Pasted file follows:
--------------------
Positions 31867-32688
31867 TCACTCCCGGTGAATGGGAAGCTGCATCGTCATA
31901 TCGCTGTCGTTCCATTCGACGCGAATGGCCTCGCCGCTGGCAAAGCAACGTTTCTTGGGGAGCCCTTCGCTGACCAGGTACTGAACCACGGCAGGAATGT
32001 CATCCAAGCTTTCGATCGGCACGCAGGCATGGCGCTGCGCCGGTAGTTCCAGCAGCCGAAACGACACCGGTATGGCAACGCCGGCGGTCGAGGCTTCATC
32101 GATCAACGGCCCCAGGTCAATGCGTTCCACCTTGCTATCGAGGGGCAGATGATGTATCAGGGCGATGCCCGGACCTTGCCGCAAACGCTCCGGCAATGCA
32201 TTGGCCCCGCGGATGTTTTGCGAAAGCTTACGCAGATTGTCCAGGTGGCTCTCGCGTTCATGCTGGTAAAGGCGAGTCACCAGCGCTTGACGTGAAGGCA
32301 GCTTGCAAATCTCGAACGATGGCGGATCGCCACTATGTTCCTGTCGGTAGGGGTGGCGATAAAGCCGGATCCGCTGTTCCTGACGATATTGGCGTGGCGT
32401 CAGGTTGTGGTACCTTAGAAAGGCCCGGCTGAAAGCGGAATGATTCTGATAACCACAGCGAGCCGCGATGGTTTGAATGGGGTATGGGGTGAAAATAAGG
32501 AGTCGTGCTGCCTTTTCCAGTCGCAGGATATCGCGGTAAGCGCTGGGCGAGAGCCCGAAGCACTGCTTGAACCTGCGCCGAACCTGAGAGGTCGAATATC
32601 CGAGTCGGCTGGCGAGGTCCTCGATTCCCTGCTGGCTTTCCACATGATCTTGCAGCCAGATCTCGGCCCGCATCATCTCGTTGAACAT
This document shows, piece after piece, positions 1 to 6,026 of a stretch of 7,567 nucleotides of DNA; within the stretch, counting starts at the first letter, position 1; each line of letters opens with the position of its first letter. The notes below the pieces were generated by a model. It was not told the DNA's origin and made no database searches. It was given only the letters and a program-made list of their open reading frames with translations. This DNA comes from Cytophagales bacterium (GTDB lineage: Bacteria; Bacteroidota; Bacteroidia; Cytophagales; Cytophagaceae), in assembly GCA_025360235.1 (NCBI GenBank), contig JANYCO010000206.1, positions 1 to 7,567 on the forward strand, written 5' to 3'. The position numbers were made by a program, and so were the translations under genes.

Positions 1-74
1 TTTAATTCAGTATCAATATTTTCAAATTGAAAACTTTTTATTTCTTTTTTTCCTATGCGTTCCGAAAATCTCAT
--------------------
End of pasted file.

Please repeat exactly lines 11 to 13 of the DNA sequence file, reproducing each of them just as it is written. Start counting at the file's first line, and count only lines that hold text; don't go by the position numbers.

This document shows, piece after piece, positions 1 to 6,026 of a stretch of 7,567 nucleotides of DNA; within the stretch, counting starts at the first letter, position 1; each line of letters opens with the position of its first letter. The notes below the pieces were generated by a model. It was not told the DNA's origin and made no database searches. It was given only the letters and a program-made list of their open reading frames with translations. This DNA comes from Cytophagales bacterium (GTDB lineage: Bacteria; Bacteroidota; Bacteroidia; Cytophagales; Cytophagaceae), in assembly GCA_025360235.1 (NCBI GenBank), contig JANYCO010000206.1, positions 1 to 7,567 on the forward strand, written 5' to 3'. The position numbers were made by a program, and so were the translations under genes.

Positions 1-74
1 TTTAATTCAGTATCAATATTTTCAAATTGAAAACTTTTTATTTCTTTTTTTCCTATGCGTTCCGAAAATCTCAT